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Forum topic by Boberto posted 05-16-2017 01:05 AM 748 views 0 times favorited 5 replies Add to Favorites Watch
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25 posts in 1824 days

05-16-2017 01:05 AM

My friend’s daughter is getting married next month and wants me to make a board about 20”x38” for the guests to sign. This will be 4, 5” boards to make up the 20” width. It is old pine boards off an old chicken house that are planed down to about 1/2” thick. Think a small barn door with a z brace on the back.I think they are a bit disappointed that after you plain the old weathering off a board it is new lumber underneath but they are ok with that. Would you put some kind of finish on before everyone signs it and then something else on after to seal the signatures in? Any other advice?

5 replies so far

View Loren's profile (online now)


10612 posts in 4504 days

#1 posted 05-16-2017 01:51 AM

Wood takes pencil markings better than ink,
which tends to spread.

I would mark on bare, sanded wood. Any
film finish would work over it after it’s been

View JBrow's profile


1368 posts in 1776 days

#2 posted 05-16-2017 02:54 AM


Last year my then future sister-in-law wanted what she called a Wedding Box but what I called a “chit” box. The box featured a glass front and a solid backer with a slot at the top to receive “chits”. Once dropped in the slot at the top, the “chits” stood upright and were visible through the glass front. The “chits” were craft store purchased tree limbs that were sliced to a thickness of around ¼”. As guests arrived at the wedding, they each signed an unfinished end-grain “chit” using a fine point Sharpie. After the wedding I advised her to coat the “chits” with polyurethane, although I do not know whether she took my advice.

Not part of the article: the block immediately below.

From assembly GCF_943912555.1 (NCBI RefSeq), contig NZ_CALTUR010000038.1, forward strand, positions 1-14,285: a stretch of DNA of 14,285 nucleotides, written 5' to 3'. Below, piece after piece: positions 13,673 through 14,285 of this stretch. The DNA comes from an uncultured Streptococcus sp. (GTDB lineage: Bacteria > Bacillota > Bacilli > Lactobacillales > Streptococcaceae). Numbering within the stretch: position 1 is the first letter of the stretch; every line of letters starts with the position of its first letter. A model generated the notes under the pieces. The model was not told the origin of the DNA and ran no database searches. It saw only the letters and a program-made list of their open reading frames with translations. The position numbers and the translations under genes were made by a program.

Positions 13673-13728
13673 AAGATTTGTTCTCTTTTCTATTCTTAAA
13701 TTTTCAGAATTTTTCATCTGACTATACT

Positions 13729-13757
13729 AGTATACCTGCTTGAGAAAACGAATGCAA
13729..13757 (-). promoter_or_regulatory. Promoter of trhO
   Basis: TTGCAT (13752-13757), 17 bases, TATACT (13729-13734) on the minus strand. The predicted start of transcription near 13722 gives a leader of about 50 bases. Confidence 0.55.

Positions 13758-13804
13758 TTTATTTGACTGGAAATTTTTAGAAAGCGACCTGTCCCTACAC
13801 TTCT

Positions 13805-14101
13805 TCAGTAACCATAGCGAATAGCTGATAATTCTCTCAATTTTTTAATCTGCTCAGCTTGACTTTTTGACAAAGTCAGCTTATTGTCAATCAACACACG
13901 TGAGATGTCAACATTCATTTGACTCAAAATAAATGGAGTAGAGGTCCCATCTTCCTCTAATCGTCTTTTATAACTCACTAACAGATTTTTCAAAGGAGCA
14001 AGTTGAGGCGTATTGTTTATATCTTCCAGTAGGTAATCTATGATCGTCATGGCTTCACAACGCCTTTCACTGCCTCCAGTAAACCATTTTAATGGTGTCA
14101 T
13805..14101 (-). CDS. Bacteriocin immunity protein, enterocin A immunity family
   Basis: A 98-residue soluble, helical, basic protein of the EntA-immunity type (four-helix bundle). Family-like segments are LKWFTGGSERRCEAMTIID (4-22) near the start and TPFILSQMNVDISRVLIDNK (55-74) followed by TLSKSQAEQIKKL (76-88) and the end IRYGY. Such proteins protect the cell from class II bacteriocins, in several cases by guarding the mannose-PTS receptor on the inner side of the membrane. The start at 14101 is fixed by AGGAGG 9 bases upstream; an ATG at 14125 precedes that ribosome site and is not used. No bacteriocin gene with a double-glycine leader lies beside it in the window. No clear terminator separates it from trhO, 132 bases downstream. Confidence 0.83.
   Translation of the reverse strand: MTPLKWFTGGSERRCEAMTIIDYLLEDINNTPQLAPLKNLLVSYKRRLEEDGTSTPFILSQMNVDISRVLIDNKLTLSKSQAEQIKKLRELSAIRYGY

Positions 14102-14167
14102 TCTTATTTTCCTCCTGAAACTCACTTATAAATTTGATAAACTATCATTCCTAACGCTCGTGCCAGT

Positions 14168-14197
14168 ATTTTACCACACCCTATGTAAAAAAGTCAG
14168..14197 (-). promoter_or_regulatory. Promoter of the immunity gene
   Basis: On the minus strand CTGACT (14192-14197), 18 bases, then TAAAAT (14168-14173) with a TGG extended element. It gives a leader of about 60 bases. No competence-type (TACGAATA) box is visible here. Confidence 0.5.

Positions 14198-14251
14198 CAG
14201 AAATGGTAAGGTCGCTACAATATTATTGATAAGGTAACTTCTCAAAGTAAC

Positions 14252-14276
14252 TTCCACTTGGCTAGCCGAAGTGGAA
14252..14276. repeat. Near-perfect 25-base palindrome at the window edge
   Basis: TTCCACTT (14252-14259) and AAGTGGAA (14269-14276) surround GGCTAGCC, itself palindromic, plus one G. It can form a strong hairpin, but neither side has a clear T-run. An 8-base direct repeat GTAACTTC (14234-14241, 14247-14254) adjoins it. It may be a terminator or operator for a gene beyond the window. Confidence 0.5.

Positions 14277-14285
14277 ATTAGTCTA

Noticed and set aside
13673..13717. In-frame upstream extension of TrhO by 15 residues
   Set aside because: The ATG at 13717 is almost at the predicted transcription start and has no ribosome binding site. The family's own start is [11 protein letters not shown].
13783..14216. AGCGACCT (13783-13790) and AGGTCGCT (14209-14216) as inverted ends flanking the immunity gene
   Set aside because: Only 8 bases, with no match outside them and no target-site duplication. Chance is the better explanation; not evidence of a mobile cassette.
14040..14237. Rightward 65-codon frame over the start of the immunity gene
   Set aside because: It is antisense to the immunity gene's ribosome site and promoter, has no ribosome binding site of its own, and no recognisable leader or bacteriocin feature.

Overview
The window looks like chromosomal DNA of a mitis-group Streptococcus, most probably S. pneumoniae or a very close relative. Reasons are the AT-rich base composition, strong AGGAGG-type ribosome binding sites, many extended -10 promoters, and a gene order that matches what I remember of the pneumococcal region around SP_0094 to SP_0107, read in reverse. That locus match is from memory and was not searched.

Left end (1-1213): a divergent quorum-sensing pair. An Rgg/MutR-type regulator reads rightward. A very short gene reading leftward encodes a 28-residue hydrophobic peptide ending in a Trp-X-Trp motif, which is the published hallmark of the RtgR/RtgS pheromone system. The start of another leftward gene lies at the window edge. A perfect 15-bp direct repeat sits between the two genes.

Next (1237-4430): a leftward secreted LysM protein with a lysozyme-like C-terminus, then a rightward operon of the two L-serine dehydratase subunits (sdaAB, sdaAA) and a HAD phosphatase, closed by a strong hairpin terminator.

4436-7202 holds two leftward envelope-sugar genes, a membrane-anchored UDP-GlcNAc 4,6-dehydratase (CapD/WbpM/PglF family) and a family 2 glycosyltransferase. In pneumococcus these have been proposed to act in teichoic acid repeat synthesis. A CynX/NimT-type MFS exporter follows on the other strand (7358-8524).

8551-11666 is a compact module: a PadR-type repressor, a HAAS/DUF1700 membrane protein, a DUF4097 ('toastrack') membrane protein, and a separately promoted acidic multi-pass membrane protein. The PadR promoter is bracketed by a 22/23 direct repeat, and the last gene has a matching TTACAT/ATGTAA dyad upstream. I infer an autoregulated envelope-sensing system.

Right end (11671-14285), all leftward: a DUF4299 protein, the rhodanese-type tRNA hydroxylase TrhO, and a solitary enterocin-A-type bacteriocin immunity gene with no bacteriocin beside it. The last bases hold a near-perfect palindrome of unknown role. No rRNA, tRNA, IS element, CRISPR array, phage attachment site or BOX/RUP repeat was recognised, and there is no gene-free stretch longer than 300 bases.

At any rate and as Loren suggests, the ink bled a little on the end-grain of the “chits”, but not enough to detract from the writing on the “chit”. Since I do not know whether she ever applied a finish, I cannot say whether the carrier solvent in polyurethane dissolved the ink. But the names on the “chits” are visible and clear.

Notwithstanding my experience, it may be worthwhile to spend a little time experimenting, in concert with the bride, by writing on a scrap of the wood from which the project will be made with various pens and pencils (#2 or maybe even a #3) and then apply some finish. In this once in a lifetime experience, the extra time to ensure that whatever approach is taken to catalog wedding guests will not be ruined after the wedding is, I think, time well spent. I do recall advising my sister-in-law experimenting by writing on some “chits” before the wedding with various marking instruments before she settled on the fine point Sharpie.

View oldwood's profile


162 posts in 2100 days

#3 posted 05-16-2017 04:01 AM

Use a spray finish such as shellac because brushing very likely will smear the writing, be it pencil or ink.

View pontic's profile


801 posts in 1465 days

#4 posted 05-16-2017 12:06 PM

You are lucky. This is what I was commissioned to make for the last wedding I made something for. If you count labor I just broke even on it. Sorry for the sideways photo. Can’t seem to get them right.

-- Illigitimii non carburundum sum

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25 posts in 1824 days

#5 posted 05-17-2017 01:22 AM

Thanks for the replies. The spray on finish sounds like a good idea. Keep the ideas coming!
Pontic. I didn’t know you were suppose to count the labor on woodworking unless you’re doing it for a living. Some projects I don’t even want to count the lumber. I seem to be pretty good at making firewood sometimes!

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